Celestial Legacy. You know the thaumaturgy cantrip. Once you reach 3rd level, you can cast the cure wounds spell once per day as a 2nd-level spell. Once you reach 5th level, you can cast they daylight spell once per day. Wisdom is your spellcasting ability for these spells.

Languages. You can speak, read, and write Celestial and Common.

You may need this one since it isn't in the Basic D&D pdf.

You may need this one since it isn’t in the Basic D&D pdf.

If you like what you’re reading, please check out my podcast on The Tome Show, follow me on Twitter, tell your friends and share this blog post, and/or leave me a comment and let me know you think. Thanks!

It’s RPG Blog Carnival time once again! This month’s theme – invasive species! If you’ve been following my blog you know that this is one of my most very favorite subjects. Big shout out to Garrison James over at Hereticwerks for this badass theme of amazingness!

Invasive species have spoken to us as enemies and engines of conflict for a long, long time. Aliens are the obvious example – Invasion of the Body Snatchers, Independence Day, and The War of the Worlds are good examples of little green men as invaders. Yet, the idea of invasive species goes beyond aliens. Monster movies like Godzilla and Cloverfield could be considered to have the invasive species theme. Alfred Hitchcock’s The Birds clearly has it. What about microorganisms? Even Y: The Last Man could be considered a story with invasive species. Heck, we see it in our real world all the time! Kudzu in Georgia, African hippos in Colombia, and Burmese pythons in Florida are all examples of real world invasive species.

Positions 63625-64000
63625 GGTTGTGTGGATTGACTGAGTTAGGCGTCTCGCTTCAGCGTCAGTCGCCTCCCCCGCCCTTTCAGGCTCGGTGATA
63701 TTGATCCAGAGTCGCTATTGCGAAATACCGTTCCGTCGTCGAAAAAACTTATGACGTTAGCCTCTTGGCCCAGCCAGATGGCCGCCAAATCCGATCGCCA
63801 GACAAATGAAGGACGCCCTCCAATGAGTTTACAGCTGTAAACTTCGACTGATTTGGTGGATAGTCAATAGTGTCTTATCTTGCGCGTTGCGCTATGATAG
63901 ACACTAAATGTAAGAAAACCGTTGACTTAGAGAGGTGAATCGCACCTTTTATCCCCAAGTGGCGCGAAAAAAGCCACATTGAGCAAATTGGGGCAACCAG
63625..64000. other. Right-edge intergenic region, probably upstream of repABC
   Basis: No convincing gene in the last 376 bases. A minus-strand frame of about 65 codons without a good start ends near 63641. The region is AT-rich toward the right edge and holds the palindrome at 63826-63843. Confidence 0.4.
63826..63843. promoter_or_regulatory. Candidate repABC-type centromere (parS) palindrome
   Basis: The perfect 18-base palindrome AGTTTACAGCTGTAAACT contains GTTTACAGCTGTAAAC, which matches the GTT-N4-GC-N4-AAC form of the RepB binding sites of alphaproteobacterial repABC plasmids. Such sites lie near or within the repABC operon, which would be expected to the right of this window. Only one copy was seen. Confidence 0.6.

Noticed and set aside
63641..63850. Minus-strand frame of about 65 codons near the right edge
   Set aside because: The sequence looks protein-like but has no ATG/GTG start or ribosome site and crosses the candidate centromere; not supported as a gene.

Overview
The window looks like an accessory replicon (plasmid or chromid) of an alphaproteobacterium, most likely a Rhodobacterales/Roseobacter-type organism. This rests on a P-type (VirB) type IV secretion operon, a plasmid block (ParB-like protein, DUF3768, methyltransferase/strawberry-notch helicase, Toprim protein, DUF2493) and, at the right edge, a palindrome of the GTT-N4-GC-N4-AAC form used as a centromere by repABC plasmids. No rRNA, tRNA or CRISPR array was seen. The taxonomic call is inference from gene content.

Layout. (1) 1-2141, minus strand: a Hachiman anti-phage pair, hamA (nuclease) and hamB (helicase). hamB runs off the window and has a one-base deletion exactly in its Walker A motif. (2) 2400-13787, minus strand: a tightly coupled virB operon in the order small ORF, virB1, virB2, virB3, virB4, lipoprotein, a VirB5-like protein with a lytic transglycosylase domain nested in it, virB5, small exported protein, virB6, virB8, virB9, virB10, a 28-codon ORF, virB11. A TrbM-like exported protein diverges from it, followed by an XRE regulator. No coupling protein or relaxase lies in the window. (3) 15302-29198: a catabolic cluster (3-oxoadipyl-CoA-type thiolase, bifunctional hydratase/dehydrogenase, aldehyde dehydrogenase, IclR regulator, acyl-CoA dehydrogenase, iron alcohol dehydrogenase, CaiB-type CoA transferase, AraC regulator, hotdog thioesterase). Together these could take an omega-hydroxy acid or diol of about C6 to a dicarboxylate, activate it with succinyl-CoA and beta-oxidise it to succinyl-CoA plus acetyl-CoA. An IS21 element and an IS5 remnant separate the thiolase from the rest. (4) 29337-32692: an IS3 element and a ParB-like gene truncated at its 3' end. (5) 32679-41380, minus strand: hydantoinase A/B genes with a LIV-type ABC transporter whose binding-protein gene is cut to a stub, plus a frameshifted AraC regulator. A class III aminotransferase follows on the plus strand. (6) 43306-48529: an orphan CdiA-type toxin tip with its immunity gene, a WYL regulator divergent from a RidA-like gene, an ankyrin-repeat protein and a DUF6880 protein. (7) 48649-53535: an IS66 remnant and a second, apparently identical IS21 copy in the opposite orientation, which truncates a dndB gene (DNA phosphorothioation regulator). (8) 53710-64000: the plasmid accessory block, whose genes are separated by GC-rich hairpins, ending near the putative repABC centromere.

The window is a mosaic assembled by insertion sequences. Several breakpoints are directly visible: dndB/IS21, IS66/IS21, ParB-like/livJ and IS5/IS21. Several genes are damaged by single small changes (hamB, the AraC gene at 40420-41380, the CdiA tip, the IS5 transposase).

Even the tagline for Cloverfield ads played on the idea of invasive species.

Anyway, you get the idea. It’s a topic central to many great stories. If you’ve been following World Builder Blog the last few months, then you already know two of its iconic invasive species. Today I’ll be presenting you with the Dungeons and Dragons Fifth Edition statistics for the half-devil, half-aberrant morchia and the mind controlling, parasitic mystauk.

Morchia

Like this but with more aberrant stuff!